|*  4|    FILTER                                     |       |     1|      | 65001|    855|
|   5|     PARTITION RANGE ITERATOR                  |       |     1| 65002| 65001|    855|
|   6|      TABLE ACCESS BY LOCAL INDEX ROWID BATCHED|T      |     1| 65002| 65001|    855|
|*  7|       INDEX RANGE SCAN                        |I_DESC |     1|     2| 65001|    187|
-------------------------------------------------------------------------------------------

Predicate Information (identified by operation id):
---------------------------------------------------
1 - filter(ROWNUM<:MAXROWS)
3 - filter(ROWNUM<:MAXROWS)  
4 - filter(TO_DATE(:TO_D,'YYYYMMDD')>=TO_DATE(:FROM_D,'YYYYMMDD'))
7 - access("T"."SYS_NC00010$">=SYS_OP_DESCEND(TO_DATE(:TO_D,'YYYYMMDD')) AND
           "T"."SYS_NC00010$"<=SYS_OP_DESCEND(TO_DATE(:FROM_D,'YYYYMMDD')))     
    filter((SYS_OP_UNDESCEND("T"."SYS_NC00010$")>=TO_DATE(:FROM_D,'YYYYMMDD') AND
            SYS_OP_UNDESCEND("T"."SYS_NC00010$")<=TO_DATE(:TO_D,'YYYYMMDD')))

Unfortunately this time the plan DOES include a SORT ORDER BY STOPKEY and the effect is evident, ~65k rows are retrieved before the top 24 are returned back to the user.

Why is that? Let’s hold the question for a second and check first if an ASC index would make a difference here.
Do we have the same behavior if instead of scanning the I_DESC index using a regular “INDEX RANGE SCAN” we do a “INDEX RANGE SCAN DESCENDING” on an index defined as ASC?
Same SQL commands as before except the index is defined ASC and the hint now becomes INDEX_DESC.

create index i_asc on t(created) local;

SELECT data.*, ROWNUM AS rn 
  FROM (SELECT /*+ INDEX_DESC(t i_asc) */ * 
          FROM t 
         WHERE created BETWEEN to_date(:from_d,'YYYYMMDD') AND to_date(:to_d,'YYYYMMDD')
         ORDER BY created DESC) data
 WHERE ROWNUM < :maxrows;

---------------------------------------------------------------------------------------
| Id |Operation                             | Name  |Starts|E-Rows|Pstart|Pstop|A-Rows|
---------------------------------------------------------------------------------------
|   0|SELECT STATEMENT                      |       |     1|      |      |     |    24|
|*  1| COUNT STOPKEY                        |       |     1|      |      |     |    24|
|   2|  VIEW                                |       |     1|    27|      |     |    24|
|*  3|   FILTER                             |       |     1|      |      |     |    24|
|   4|    PARTITION RANGE ITERATOR          |       |     1|    27|  KEY |  KEY|    24|
|   5|     TABLE ACCESS BY LOCAL INDEX ROWID| T     |     1|    27|  KEY |  KEY|    24|
|*  6|      INDEX RANGE SCAN DESCENDING     | I_ASC |     1| 65002|  KEY |  KEY|    24|
---------------------------------------------------------------------------------------

Predicate Information (identified by operation id):
---------------------------------------------------
1 - filter(ROWNUM<:MAXROWS)     
3 - filter(TO_DATE(:TO_D,'YYYYMMDDHH24')>=TO_DATE(:FROM_D,'YYYYMMDD'))
6 - access("CREATED"<=TO_DATE(:TO_D,'YYYYMMDD') AND "CREATED">=TO_DATE(:FROM_D,'YYYYMMDD'))
    filter(("CREATED">=TO_DATE(:FROM_D,'YYYYMMDD') AND "CREATED"<=TO_DATE(:TO_D,'YYYYMMDD')))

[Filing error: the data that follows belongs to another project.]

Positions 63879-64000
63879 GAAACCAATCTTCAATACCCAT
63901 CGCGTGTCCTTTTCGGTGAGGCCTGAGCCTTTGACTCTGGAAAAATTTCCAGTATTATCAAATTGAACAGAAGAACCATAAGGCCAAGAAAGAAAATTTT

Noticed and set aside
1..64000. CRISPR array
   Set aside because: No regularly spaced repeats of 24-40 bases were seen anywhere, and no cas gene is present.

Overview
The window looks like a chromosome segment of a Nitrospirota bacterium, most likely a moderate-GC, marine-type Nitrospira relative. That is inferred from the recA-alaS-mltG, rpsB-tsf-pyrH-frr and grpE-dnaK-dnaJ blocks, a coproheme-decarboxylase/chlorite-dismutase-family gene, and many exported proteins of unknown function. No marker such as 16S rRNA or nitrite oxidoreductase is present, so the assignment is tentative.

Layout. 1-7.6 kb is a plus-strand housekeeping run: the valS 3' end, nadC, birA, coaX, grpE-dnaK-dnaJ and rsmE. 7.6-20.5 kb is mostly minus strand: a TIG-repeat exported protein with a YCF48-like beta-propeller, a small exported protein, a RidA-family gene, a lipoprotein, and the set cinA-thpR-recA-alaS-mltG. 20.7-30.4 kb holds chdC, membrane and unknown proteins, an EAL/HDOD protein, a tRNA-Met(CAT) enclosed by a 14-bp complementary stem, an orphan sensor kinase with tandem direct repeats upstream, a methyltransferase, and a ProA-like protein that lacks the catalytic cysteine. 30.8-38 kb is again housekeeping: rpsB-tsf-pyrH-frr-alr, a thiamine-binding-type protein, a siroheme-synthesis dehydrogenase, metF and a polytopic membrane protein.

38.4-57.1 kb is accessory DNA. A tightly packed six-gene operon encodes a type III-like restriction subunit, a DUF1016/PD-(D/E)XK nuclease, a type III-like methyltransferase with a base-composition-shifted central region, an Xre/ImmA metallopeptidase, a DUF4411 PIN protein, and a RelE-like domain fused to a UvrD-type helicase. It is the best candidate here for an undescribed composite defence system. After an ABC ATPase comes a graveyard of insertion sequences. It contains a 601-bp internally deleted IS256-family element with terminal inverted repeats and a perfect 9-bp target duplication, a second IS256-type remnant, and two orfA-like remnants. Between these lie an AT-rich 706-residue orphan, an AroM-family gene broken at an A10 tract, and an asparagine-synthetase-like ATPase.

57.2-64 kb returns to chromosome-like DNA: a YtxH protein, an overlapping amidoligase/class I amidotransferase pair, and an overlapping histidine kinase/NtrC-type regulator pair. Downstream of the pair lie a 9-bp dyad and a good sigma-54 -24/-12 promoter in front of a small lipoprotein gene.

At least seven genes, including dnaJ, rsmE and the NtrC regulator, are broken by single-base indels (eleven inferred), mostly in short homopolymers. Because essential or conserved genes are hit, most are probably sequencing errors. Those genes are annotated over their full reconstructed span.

Expected plan again, without SORT step, that returns 24 rows as soon as they are extracted from the index/table step.
So to answer the initial question, is there a difference?
Yes, when using a “INDEX RANGE SCAN DESCENDING” of I_ASC index the database didn’t include the SORT step. On the other hand when doing an “INDEX RANGE SCAN” of I_DESC index the SORT step is included and it affects the performance of the SQL.

Why when using the DESC index there is a SORT step?
I can’t imagine why the database needs to introduce that SORT step, beside restriction / limitations in the code (but this is based on limited knowledge so easy to be wrong here).
My guess is the additional complexity of the DESC index code / filters combined with bind variables limit the ability to recognize the SORT is unnecessary.

Reason for saying this it’s anytime Oracle does dynamic partitioning pruning (because of the binds, aka Pstart/Pstop KEY/KEY) the SORT step is present even though such step is not there when using “INDEX RANGE SCAN DESCENDING” on I_ASC index still in presence of binds. Also the SORT disappears when using “INDEX RANGE SCAN” on I_DESC index if the binds are replaced with literals.
One suspect was that the PARTITION RANGE ITERATOR step was consistently being executed in ASCENDING way, if that was the case then the SORT would make sense because the data would be returned “partially” sorted, meaning desc sorted only within each partition. But this is not the case, event 10128 (details here) show the partitions are accessed in DESCENDING order

Partition Iterator Information:
 partition level = PARTITION
 call time = RUN
 order = DESCENDING
 Partition iterator for level 1:
 iterator = RANGE [3, 4]
 index = 4
 current partition: part# = 4, subp# = 1048576, abs# = 4
 current partition: part# = 3, subp# = 1048576, abs# = 3

That’s why the (educated guesssed) conclusion that the SORT step is just caused my some limitations rather than being necessary here, corrections are very welcome here!!!
What just said adds to the very good reasons to question a DESC index on a single column to begin with, reported by Richard Foote here.

BTW apologies for the DDL not super-clean, they were just inherited from another example I was working on and came in handy 😀